ESPP Taxation Made Simple by Matt Simon
To achieve the full advantages of enrolling in your company's ESPP, you must understand the tax consequences of participation. This article explains the tax basics.
Fundamentals Of Employee Stock Purchase Plans by Alisa Baker
Your company's employee stock purchase plan (ESPP) may be one of the best employee benefits in your total compensation package. However, to maximize the value of your ESPP, you need to understand how it works. This four-part series covers all aspects of ESPPs, from the basic to the complex. Part 1 is free to all registered users of the site.
Are You Taking Full Advantage Of Your Company's Employee Stock Purchase Plan? by Sandra Sussman
Strangely, many employees don't take advantage of their companies' employee stock purchase plans. This article will show you exactly why ESPPs are a good deal.
Employee Stock Purchase Plans & Your Financial Planning by Bruce Brumberg
ESPPs are popular and prevalent at most public companies. However, the structure of these plans is changing. As this two-part article series shows, these modifications may affect your decision to participate in your ESPP and its place in your financial planning.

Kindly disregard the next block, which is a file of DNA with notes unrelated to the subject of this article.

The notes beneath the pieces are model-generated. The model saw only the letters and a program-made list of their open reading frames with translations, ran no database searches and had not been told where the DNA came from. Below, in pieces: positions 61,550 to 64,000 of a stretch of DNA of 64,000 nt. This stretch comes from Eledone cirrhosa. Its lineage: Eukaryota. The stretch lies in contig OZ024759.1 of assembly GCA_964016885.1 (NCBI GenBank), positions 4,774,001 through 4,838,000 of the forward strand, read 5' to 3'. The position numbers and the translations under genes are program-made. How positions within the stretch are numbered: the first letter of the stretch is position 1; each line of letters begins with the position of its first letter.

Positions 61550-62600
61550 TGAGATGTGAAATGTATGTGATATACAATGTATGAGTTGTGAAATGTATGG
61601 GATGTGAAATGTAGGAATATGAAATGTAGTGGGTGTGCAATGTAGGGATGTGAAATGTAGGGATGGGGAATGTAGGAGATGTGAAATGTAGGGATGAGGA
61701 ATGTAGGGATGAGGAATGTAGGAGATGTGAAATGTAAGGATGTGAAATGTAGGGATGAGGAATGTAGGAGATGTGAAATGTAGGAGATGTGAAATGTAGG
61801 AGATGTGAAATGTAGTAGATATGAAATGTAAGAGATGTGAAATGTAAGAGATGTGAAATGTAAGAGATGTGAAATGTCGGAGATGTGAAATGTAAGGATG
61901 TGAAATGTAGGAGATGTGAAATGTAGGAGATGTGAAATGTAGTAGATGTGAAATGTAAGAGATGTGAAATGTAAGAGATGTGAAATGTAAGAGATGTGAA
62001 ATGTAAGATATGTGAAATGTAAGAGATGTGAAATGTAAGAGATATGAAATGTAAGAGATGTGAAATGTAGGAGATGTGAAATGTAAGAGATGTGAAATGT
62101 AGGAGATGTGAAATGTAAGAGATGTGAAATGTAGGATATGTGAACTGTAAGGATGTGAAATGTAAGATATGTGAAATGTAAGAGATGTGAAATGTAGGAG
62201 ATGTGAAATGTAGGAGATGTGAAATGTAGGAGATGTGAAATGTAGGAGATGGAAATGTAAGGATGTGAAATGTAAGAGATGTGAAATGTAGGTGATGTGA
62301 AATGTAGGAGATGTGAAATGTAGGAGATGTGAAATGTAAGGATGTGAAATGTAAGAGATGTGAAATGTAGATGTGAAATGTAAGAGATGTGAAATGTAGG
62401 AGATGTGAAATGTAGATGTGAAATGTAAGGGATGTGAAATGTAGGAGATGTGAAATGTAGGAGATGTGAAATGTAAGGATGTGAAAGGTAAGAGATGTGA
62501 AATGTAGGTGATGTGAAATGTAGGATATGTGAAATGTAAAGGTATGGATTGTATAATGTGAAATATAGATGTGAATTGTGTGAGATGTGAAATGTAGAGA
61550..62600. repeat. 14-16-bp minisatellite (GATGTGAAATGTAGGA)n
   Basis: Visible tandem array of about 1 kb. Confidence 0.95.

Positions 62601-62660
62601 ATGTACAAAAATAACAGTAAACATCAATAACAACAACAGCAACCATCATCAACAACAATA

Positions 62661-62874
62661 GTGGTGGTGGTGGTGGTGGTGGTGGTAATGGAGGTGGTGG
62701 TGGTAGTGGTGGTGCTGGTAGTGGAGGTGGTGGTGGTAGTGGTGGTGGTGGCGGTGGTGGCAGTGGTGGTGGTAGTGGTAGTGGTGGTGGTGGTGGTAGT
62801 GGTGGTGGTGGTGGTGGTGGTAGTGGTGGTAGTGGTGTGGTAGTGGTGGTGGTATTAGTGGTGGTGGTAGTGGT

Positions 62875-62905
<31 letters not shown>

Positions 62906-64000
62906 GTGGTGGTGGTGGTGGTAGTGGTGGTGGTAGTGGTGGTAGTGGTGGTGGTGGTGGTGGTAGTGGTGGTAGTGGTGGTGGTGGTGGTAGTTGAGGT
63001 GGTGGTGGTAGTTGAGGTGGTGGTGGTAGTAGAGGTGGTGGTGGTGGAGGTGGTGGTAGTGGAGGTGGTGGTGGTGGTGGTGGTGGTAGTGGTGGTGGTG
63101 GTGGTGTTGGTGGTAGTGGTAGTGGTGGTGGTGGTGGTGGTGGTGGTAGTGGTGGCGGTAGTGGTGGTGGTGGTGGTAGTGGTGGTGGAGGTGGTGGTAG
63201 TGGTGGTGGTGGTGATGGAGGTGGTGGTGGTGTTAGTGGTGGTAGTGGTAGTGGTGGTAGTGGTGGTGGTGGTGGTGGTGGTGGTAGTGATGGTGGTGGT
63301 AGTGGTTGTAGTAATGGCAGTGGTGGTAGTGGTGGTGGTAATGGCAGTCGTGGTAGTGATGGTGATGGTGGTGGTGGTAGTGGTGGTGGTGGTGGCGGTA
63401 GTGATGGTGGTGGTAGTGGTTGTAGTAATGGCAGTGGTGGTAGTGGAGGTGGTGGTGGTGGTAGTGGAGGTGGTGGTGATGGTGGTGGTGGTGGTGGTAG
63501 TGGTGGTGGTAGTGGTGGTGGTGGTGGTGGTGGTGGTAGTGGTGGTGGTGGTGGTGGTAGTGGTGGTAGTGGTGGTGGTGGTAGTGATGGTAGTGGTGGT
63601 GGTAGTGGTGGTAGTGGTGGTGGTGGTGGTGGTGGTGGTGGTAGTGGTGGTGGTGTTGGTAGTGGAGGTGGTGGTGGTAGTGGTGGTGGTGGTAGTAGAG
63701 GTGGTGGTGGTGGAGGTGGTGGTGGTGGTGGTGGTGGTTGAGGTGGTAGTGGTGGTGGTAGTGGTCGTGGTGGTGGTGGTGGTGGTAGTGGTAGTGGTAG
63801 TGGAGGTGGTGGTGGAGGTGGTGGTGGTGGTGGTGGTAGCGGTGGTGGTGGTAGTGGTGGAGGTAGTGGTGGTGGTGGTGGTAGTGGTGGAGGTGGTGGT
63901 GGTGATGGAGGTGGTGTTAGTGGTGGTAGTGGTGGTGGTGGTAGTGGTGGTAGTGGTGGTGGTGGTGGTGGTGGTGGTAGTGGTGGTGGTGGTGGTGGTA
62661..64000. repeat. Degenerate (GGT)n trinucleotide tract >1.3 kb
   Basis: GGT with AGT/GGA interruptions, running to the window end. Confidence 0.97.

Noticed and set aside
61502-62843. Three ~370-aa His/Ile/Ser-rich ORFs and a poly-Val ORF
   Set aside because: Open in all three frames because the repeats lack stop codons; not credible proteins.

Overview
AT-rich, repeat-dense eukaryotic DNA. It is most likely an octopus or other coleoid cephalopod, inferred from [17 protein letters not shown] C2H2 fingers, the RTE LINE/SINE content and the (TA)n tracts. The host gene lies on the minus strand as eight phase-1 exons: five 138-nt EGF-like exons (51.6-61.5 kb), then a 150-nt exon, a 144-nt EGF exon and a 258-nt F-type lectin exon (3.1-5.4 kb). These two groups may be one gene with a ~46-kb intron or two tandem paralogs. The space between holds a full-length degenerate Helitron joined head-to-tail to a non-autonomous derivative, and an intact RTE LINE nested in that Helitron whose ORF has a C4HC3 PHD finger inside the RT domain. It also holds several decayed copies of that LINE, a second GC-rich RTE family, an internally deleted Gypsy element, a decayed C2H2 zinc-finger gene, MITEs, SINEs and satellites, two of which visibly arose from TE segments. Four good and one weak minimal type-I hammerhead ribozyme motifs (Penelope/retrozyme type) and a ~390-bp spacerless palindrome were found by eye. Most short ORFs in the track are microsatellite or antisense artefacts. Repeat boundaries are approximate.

ESPP Choices: Flip Or Hold? by Timothy Farmer and Gregory Geisler
After you decide to participate in your company's ESPP, you must choose whether to sell the stock soon after purchase or to hold it (and for how long). This two-part article series examines different ways to participate in your ESPP according to relative risk tolerance, timeframe, and needs for money.
Avoid Tax Return Mistakes With Stock Options & ESPPs: What You Need To Know by Lynnette Khalfani with Bruce Brumberg
Tax season will be here before you know it. Read this article if you are puzzled by Form 1099-B or don't know how to report sales of ESPP stock on Schedule D of IRS Form 1040.
Nonqualified Deferred Compensation: myNQDC.com, A Complete Online Resource For Participants And Professionals
From the award-winning publishers of myStockOptions.com, myNQDC.com features articles, FAQs, a glossary, podcasts, interactive quizzes, and a calculator, all to help you, your clients, or your executives understand and make the most of nonqualified deferred compensation.